1966 Volume 39 Issue 6 Pages 348-356
The author discusses four essential and representative chorographical works in Japan, from the remote ancient to the beginning of the modern geography of Japan, i.e., before the foundation of our Association after World War I, from the viewpoints of their editors' consciousness according to the status of compilation.
I. Fudoki Japanese geography originates from Fudoki written in the eighth century. These oldest books edited by the governmental orders are regional description of each province of that age and only five of them have been brought down to the present. Kojiki and Taiho-ritsuryo, the oldest history and code of Japan respectively, were compiled at the same period when Japan was emerging from a diversified to a unified entity, meaning the transformation from the ancient tribal states to the systematized unity under the Imperial (Tenno) Household of the date.
Those Japanese geographies and histories were written or compiled by the political or administrative purposes, to raise or to be awakened national consciousness.
II, ashi More than a dozen books of travel or travel sketches of certain parts of the country have existed from the tenth century to the sixteenth. However, there were not any books that could be called regional geography in the present sense. While under the Tokugawa Shogunate regime, numerous regional geography by province of the feudal lords were compiled and published. Not less than fifty territorial geography books were compiled until the end of the Shogunate régime.
The purpose of the compilation was the same as that of Fudoki, that is to say, those feudal lords aimed to show their territorial consciousness to the people and to boast their cultural level to the surrounding A territories.
III. Kkoku-Chishi Immediately after the Meiji Restoration, Meiki Tsukamoto (1833-1885) presented his view to the government to compile ‘Regional Geography of the Empire’ (Kokoku-Chishi) on the occasion of the establishment of the new Central Government, and the petition was accepted, issueing proclamations to urge the prefectures to search for books and maps relating the description of their districts.
It was soon followed by the Government proclamation (No. 97 of 1875) setting forth the details regarding the proposed geography of Japan. It showed the way in which book was to be written for example, 47 items for the description of villages and 37 items for that of districts. These directions being given, compilers were appointed from among the scholars in each prefecture, whereupon these officials submitted their prospectuses of compilation.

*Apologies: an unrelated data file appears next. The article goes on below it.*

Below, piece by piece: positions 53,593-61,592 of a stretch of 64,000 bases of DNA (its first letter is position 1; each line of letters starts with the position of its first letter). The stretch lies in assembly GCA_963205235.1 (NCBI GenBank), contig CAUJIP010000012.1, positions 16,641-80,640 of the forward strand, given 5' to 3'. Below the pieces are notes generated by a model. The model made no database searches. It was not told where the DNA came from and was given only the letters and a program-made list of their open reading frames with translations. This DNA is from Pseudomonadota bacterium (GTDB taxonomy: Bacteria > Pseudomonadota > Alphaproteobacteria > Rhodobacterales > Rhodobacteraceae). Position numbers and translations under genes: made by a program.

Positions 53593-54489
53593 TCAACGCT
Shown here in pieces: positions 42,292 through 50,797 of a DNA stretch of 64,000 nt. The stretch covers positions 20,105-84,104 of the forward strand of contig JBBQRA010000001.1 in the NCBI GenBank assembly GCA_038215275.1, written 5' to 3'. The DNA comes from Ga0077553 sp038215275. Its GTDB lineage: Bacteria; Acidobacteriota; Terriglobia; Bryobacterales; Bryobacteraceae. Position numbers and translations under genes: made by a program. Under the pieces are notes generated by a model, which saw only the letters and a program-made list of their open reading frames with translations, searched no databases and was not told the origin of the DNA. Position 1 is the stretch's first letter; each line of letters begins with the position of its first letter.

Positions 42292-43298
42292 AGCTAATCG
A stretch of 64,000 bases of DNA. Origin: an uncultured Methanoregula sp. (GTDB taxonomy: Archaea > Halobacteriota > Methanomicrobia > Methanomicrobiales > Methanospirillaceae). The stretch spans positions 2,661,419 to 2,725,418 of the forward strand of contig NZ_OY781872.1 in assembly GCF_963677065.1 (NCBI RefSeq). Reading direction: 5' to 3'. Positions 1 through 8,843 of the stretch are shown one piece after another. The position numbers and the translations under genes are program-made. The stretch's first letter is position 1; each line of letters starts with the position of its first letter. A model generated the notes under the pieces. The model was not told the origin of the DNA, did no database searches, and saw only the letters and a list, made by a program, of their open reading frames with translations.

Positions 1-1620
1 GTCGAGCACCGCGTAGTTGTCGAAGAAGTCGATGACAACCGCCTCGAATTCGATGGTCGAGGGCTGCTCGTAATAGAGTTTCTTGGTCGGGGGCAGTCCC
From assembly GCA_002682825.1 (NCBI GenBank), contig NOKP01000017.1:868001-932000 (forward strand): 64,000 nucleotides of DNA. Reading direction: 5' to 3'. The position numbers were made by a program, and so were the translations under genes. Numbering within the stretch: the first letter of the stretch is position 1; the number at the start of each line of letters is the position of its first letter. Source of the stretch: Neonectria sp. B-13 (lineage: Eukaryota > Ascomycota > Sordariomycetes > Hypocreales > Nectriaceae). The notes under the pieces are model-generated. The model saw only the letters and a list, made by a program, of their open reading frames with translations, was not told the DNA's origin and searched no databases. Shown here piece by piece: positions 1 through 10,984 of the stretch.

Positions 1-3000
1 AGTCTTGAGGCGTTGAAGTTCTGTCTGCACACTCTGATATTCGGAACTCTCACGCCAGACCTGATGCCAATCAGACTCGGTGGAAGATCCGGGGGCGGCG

Items to be described were shown in detail Those for villages were as follows:
Date of village foundation, History of rulers or jurisdiction, Territorial area, Landforms, Nature of soils, Taxed land area (cultivated land area), Taxes and other public charges, Numbers of houses and inhabitants, Cattles, Vehicles, Mountains, Rivers, Roads, Ports, Temples and Shrines, Schools, Hospitals, Post offices, Silk reeling mills, Factories, Agricultural production, Occupation of both sexes.
These very descriptive and detailed data were requested to investigated, and describe for villages and districts of the prefectures, numbering nearly one hundred thousand in all.
Works of compilation were coming in from each prefecture, but very slowly and many of them were not completed until as late as 1883. After a fractional number of villages and districts completed their description by the prefectural officials, the Bureau of Geography, Ministry of Home Affairs, decided to discharge of their compiling tasks of prefecture in 1885.
The Bureau set its own staff to work with the materials collected and manuscripted by the local scholars. Firstly, the Geography of Awa Province (now, the southern part of Chiba Prefecture) was edited in 3 volumes (554 pages) by the Bureau staff in 1886.